How does a client accommodate asynchronous message notifications from the JMS server?

Jerry Smith

To receive messages asynchronously, a client must:

  • Implement javax.jms.MessageListener:
    public interface MessageListener {
      void onMessage(Message message);
  • Register the message handler using setMessageListener():
      subscriber = session.createSubscriber(topic);
      SubscriberMessageThread smt = new SubscriberMessageThread(this);
      con.start(); // start connection

The use of a listener for method notifications is similar to using listeners for event notification with graphical AWT clients. Note, however, that every AWT application has a screen-updater thread running in the background that keeps the application alive when main() completes its thread of execution. Certainly, JMS clients vary enormously in function but, in general, some thread of execution must be responsible for managing the wait cycle associated with potential onMessage() invocations.

Again, clients vary in many ways, but one strategy is to design either a general-purpose class to handle this task, which can be specialized for each message-receiving scenario, or build this functionality into the client itself (the client implements MessageListener). In the first case, you could design a simple class that extends Thread and implements MessageListener, for example, MessageThread:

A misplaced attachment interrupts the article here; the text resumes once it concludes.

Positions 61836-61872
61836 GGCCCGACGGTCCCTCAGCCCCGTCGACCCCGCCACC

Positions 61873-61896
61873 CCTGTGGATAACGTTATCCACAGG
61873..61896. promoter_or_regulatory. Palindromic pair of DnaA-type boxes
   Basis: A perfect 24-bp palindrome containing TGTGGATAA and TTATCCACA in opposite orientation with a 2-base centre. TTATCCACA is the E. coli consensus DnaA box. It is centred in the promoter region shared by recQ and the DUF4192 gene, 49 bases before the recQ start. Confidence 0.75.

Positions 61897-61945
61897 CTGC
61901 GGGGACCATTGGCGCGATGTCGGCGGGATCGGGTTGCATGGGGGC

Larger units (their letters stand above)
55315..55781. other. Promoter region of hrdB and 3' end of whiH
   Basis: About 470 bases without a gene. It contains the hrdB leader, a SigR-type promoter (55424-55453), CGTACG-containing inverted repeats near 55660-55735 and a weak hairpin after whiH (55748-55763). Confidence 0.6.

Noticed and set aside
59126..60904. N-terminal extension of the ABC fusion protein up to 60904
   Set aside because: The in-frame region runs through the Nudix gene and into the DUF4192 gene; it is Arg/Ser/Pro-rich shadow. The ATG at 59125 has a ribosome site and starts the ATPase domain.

public class MessageThread extends Thread
    implements MessageListener {

  private String statusMessage = "";
  private boolean quit = false;

  public MessageThread() {

  public void run() {
    synchronized (this) {
      while (!quit) {
        try { wait(); }
        catch (InterruptedException ie) { }

  public void shutdown() {

  public void onMessage(Message msg) {

  public String getStatusMessage() {
    return statusMessage;

  private void setStatusMessage(String msg) {
    statusMessage = msg;

  private void notifyQuit() {
    synchronized (this) {
      quit = true;

Note that onMessage() is empty. Hence, for each message-receiving scenario, you could specialize this class providing the appropriate functionality for onMessage. (See, for example, the reference to SubscriberMessageThread in the previous code segment from the JMS client that registers the message handler.)

Note that some JMS implementations provide convenience functionality for handling the wait process, for example, ThreadHelper.WAIT_UNTIL_EXIT.suspend(), in iBus//MessageServer.

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